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Written by Rachel Betzen   

How to Use Speech Cue Cards to Teach Name Recognition

One of the first printed words that young children learn to recognize is their own name. It is not uncommon for high quality early childhood classrooms to have children's names posted in multiple places, along with many other printed labels. Young children will recognize the first letter of their name and sometimes the shape of the word before they will come to learn all the letters needed to spell their name. Some children may learn to spell their names through exposure to it at home and school, while others will need more time with direct instruction.


I have included an example of how I used speech cue cards to teach a child with mental retardation how to read, spell and write her name. Use this example as a guide for practice as you work with your own child, or those in your classroom who may still be struggling with name recognition.

(The client's name has been changed below to protect her confidentiality, however the difficulty level of the name used below is similar to the client's actual name).


How Stephanie Learned to Spell her Name

Stephanie's History

Stephanie is an eight year old student with a history of mental retardation and a severe speech disorder called apraxia of speech. This meant that Stephanie had trouble coordinating the movement of her lips, teeth and tongue to create speech sounds, making her speech very hard to understand. Developmentally she is about on the level of a four and a half year old. Stephanie is a very active child, and struggles with attending at home and school. Stephanie's family is also bi-lingual English/Spanish, and she speaks mostly in English with Spanish words interspersed. She attends special education classes at school, where she has been working on basic pre-literacy skills such as learning her letters and sounds.


Beginning the Speech Cue Program

Stephanie had been working on learning to read and learning to spell her name correctly for nearly two years at school, when she began using the speech cue program to further work towards these skills. Stephanie used speech cues in therapy to correct her speech sounds in different word positions. She especially found these to be helpful for placing ending sounds on words and learning initial blends. As she began using the program to improve beginning reading skills, we devoted time each week for the first few months to learning her name.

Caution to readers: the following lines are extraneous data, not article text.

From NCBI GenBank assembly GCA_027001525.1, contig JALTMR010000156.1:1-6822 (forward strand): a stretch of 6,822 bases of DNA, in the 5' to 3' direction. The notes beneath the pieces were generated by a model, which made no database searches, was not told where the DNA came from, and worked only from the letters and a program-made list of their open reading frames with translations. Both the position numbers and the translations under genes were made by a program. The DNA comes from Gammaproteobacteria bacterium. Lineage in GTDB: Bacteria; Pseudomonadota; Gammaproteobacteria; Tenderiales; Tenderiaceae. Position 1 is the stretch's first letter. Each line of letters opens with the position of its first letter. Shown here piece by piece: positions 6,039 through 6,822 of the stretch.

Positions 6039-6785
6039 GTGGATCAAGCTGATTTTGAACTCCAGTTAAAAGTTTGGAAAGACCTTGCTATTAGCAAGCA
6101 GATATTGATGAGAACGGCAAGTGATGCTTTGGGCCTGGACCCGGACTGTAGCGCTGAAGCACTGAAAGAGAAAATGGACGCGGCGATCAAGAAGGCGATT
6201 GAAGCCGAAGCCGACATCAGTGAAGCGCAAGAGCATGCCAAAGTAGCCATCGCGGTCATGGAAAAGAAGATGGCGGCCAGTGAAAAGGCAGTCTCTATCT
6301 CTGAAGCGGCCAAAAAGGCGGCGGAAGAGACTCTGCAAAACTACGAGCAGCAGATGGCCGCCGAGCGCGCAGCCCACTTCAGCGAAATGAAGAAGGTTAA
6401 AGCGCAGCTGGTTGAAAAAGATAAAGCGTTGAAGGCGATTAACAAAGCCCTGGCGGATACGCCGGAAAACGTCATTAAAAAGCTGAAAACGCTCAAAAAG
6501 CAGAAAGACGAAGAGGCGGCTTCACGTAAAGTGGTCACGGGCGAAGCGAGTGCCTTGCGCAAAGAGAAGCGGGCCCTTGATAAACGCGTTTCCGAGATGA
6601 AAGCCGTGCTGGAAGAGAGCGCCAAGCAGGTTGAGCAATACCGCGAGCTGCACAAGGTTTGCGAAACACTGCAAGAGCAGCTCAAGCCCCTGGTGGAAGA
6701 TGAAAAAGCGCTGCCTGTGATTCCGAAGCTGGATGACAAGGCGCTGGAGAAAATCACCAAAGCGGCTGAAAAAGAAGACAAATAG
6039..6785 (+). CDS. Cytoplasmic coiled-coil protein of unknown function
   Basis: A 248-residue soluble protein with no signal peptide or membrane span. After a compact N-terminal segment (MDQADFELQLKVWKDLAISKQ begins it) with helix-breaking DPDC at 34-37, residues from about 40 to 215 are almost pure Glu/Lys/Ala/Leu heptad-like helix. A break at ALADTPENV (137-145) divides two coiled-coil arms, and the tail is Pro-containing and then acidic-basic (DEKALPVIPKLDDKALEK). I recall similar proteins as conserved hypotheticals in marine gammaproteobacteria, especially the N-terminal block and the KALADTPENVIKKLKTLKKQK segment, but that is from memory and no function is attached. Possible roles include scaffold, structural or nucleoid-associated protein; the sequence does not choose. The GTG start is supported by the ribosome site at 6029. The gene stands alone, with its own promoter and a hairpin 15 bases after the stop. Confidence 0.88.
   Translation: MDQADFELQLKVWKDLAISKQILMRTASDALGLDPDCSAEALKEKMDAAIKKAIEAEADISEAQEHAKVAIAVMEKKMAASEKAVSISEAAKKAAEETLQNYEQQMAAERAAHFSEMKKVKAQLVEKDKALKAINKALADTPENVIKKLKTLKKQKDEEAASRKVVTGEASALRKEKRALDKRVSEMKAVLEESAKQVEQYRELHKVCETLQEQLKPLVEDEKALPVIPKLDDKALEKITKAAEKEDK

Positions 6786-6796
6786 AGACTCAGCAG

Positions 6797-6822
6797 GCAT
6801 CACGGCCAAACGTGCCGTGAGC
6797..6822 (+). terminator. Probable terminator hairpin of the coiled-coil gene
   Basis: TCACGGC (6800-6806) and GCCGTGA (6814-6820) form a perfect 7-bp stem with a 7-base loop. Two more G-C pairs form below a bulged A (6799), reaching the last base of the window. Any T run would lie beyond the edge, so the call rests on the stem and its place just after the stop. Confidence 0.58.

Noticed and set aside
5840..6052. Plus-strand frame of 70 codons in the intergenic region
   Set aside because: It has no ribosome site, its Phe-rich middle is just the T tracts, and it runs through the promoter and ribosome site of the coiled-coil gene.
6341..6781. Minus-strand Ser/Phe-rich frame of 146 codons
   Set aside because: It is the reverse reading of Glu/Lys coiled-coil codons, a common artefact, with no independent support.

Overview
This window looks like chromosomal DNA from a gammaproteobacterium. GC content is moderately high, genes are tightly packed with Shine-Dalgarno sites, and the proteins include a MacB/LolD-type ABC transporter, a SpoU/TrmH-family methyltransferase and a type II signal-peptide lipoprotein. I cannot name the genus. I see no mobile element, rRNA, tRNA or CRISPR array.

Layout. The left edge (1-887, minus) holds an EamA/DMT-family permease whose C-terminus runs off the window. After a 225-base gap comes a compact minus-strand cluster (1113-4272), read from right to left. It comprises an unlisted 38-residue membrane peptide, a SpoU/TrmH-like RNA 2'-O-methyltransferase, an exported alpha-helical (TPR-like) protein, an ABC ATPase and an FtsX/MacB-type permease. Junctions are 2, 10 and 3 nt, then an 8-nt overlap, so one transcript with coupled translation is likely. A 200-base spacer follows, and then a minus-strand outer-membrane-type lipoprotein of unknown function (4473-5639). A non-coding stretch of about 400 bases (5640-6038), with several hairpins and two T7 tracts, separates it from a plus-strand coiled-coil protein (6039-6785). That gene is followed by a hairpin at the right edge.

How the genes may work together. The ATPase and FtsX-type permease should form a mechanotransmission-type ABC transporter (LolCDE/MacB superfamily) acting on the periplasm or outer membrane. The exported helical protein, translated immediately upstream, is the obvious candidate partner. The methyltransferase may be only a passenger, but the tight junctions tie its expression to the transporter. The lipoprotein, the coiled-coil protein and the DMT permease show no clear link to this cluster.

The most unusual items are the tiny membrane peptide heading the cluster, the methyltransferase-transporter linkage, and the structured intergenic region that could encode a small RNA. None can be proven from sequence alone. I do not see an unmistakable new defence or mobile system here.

Preparing the Name Cards

To begin, I made special sets of cue cards for Stephanie that spelled out her name. Like many children's names, hers needed extra letters to be added to the cards so the name would be spelled correctly. To do this, you need to figure out which sounds represent those letters, and change the letters only for that sound. Say each sound in the child's name slowly and find the matching cue card, then determine what letters need to match that speech cue picture if they do need to be changed.


For Stephanie's name, I changed the /f/ card to a “ph” and the /ee/ card at the end of her name to the letters “ie”. Cut out the printed letters that you need and paste them on the cards. I then printed her name on a large index card (without the speech cue pictures) for each set, which you will also need to do for your child.


Presenting Stephanie's Name

Stephanie was very excited to receive several sets of cards which spelled out her name, along with her printed name on large index cards. One set stayed at home with her for practice with her family, and another two sets went to school for her to practice with teachers. I showed Stephanie her name spelled out on a large index card, and then showed her how we could figure out the spelling based on hand cues. We flipped the card over, so she could no longer see her written name.